Warm-season turfgrasses (bermudagrass, zoysiagrass, and St. Augustinegrass) are more drought resistant than cool-season grasses (tall fescue, perennial ryegrass, Kentucky bluegrass) and require about 20% less water.
It is best to water the lawn until runoff just begins, and avoid watering each day. The number of times to water each week depends on how long the irrigation system can run before water just starts to puddle or run off the soil surface laterally. For example, if a grass needs 40 minutes of irrigation each week, but runoff begins after 20 minutes, then water twice a week for 20 minutes.
In cases where soil takes up water so slowly that runoff occurs before 10 minutes, water cycling is necessary. To cycle, irrigate until runoff just begins, turn the system off, and repeat the process in 30 minutes before the soil surface dries out. Several cycles per day may be necessary to apply the desired amount of water.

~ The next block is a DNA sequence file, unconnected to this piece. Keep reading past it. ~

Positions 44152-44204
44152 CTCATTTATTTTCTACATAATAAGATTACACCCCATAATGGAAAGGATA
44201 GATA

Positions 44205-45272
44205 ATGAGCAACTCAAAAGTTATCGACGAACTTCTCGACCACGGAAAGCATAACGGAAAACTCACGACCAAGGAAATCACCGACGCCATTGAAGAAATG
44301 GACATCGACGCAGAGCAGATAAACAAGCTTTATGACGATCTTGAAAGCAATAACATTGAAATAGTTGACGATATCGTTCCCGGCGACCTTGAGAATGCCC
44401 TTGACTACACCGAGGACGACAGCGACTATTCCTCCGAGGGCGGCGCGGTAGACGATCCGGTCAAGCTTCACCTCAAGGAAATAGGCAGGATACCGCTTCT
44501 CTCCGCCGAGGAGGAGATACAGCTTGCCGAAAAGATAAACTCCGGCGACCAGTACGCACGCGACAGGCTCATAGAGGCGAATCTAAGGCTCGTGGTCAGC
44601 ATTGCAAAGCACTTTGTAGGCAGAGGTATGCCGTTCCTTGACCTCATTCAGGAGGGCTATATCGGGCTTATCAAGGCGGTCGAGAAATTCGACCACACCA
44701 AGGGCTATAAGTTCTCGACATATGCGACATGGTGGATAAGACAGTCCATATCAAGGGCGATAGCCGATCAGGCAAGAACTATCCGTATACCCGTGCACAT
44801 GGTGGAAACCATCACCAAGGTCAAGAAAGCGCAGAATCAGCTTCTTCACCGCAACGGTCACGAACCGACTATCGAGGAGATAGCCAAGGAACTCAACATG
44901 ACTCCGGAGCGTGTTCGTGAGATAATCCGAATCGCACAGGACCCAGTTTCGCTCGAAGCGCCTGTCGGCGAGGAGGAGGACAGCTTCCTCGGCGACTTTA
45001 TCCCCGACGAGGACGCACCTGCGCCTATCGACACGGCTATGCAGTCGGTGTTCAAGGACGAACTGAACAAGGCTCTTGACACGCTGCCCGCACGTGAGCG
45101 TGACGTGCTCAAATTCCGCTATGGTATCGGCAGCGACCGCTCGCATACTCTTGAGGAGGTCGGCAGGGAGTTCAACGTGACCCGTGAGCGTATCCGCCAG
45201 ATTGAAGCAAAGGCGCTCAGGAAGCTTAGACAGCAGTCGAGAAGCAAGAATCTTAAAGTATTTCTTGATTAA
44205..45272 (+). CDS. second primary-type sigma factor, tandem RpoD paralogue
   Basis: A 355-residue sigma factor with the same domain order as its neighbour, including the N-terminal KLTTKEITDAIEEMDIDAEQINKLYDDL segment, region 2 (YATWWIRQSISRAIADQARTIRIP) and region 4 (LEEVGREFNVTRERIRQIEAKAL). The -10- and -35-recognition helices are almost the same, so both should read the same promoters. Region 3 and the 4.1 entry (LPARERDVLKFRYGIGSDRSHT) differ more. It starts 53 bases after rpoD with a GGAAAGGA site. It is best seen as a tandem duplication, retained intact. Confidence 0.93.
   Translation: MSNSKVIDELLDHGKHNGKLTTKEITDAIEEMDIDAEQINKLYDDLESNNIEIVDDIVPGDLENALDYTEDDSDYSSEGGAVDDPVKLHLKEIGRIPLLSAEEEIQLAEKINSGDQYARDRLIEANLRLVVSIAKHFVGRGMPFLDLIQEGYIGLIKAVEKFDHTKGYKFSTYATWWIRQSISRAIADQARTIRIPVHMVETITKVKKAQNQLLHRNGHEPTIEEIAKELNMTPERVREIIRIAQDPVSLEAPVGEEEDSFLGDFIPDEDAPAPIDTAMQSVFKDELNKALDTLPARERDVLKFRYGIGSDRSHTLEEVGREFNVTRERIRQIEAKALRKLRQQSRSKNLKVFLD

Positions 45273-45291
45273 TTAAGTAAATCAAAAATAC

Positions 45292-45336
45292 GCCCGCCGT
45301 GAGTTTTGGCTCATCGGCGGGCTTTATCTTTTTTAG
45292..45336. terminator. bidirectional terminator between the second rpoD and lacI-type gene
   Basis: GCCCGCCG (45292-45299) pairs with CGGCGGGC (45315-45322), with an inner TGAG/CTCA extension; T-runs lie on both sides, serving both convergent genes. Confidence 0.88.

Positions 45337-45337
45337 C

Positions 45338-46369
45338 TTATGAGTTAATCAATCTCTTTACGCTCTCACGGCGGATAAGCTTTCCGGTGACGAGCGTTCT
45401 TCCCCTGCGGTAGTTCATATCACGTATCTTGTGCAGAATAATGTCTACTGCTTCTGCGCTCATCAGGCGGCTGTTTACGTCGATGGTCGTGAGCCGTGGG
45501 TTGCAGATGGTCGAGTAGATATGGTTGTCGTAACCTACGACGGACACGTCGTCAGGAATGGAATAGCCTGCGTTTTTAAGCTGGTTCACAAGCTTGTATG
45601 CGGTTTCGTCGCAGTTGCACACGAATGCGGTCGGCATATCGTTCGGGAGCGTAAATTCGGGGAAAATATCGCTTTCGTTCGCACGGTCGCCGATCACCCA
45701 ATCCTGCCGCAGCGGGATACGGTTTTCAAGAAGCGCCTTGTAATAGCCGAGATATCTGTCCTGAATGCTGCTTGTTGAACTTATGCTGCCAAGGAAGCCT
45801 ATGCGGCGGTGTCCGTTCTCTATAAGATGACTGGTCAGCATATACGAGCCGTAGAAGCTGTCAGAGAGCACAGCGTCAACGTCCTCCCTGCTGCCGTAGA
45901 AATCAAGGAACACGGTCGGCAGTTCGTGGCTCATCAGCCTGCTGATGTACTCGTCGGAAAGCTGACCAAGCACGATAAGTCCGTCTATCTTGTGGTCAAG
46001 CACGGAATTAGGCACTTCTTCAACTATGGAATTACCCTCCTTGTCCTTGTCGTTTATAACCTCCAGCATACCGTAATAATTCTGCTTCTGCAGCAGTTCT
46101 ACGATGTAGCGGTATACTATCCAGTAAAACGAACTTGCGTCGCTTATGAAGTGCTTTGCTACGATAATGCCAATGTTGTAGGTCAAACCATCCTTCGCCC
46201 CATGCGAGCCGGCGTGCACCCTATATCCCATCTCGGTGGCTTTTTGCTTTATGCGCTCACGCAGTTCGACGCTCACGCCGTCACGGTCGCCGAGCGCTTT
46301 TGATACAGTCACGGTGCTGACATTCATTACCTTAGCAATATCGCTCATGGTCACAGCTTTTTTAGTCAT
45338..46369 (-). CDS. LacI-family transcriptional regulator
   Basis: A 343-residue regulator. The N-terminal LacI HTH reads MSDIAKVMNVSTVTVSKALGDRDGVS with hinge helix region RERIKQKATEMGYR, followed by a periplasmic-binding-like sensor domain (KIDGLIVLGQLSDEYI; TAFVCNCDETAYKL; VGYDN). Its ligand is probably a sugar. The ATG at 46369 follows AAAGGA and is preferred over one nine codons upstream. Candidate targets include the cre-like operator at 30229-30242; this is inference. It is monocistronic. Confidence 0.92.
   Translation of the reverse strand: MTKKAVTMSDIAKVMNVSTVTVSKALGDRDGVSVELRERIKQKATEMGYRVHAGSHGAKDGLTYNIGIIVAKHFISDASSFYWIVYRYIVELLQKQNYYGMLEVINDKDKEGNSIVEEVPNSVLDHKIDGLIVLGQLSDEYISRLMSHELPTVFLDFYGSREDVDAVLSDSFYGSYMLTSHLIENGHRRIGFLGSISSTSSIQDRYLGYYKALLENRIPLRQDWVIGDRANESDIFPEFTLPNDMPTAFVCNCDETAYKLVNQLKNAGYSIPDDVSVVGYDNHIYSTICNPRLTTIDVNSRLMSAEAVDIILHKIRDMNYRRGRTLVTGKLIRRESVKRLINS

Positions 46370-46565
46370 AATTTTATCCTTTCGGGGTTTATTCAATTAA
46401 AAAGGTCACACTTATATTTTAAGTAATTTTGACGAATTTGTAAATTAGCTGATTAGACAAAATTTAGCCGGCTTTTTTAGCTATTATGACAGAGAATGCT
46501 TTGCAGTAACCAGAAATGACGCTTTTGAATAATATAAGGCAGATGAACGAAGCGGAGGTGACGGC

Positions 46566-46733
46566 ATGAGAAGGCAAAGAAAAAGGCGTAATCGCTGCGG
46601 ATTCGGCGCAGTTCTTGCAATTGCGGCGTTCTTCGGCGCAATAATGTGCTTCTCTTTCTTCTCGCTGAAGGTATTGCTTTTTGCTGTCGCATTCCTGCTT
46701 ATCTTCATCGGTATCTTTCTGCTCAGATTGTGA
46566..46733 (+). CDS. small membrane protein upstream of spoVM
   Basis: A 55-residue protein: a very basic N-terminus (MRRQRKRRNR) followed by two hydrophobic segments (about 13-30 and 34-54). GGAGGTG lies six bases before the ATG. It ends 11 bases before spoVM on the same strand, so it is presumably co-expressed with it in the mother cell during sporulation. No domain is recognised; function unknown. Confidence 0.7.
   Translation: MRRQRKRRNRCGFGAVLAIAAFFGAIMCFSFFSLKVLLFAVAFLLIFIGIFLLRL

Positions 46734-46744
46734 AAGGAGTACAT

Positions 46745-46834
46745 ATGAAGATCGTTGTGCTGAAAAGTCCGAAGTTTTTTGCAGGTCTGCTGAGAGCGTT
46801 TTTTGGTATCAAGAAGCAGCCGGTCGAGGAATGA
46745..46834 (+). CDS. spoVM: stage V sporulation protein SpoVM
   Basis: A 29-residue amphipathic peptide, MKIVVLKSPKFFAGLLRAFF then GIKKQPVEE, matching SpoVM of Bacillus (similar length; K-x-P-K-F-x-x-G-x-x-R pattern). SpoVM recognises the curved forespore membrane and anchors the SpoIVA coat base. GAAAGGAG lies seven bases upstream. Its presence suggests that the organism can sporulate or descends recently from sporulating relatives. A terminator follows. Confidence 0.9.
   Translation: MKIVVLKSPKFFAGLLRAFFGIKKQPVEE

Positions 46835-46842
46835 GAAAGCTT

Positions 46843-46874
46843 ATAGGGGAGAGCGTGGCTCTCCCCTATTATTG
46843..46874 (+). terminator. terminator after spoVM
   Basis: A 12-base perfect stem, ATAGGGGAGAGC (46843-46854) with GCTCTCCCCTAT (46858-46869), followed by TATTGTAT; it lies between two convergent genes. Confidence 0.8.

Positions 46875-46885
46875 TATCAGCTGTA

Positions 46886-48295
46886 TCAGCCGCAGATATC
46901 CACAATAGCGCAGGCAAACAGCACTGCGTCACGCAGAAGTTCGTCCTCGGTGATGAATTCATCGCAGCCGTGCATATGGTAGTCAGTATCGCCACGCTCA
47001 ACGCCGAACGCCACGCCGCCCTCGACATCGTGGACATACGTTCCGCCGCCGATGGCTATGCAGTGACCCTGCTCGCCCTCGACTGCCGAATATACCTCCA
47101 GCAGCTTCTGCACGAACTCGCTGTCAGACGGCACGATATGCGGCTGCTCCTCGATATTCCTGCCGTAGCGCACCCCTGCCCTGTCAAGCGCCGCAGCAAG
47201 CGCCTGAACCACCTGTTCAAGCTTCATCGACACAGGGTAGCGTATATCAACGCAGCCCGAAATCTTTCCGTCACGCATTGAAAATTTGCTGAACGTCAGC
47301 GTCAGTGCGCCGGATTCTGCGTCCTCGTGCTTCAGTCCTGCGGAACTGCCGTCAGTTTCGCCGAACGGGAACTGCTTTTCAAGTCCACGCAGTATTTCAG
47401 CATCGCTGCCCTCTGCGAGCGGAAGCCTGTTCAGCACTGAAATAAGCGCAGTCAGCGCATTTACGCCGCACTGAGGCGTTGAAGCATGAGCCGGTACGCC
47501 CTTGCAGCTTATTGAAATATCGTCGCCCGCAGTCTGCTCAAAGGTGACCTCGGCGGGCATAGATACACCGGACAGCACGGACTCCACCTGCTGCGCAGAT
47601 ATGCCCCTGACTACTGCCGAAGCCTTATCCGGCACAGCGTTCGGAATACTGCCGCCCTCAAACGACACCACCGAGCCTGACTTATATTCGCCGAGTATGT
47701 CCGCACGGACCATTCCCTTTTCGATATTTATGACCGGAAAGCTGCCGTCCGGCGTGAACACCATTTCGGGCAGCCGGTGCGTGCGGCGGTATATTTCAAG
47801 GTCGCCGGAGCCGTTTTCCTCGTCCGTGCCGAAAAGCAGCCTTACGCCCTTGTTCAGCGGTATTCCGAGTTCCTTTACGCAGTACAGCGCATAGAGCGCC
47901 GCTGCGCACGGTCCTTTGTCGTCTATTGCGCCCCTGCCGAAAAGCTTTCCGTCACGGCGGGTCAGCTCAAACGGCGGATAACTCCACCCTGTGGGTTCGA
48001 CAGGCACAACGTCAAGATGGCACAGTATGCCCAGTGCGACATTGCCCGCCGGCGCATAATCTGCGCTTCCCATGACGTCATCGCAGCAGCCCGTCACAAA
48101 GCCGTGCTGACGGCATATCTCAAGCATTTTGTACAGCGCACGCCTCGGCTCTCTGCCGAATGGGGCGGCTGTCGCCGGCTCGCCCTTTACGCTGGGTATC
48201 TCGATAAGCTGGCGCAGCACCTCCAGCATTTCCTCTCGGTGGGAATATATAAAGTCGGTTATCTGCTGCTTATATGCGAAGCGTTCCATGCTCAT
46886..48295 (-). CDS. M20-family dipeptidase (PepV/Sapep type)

The best time to water is early in the morning, when evaporation rates are lowest and water pressure is at its peak. Irrigating in the afternoon is wasteful because of higher evaporation rates, and prolonged damp conditions in the evening may encourage disease development.
Irrigation requirements change from month to month and may not be needed at all if it has rained. Reset your sprinkler system to meet your lawn's changing irrigation needs.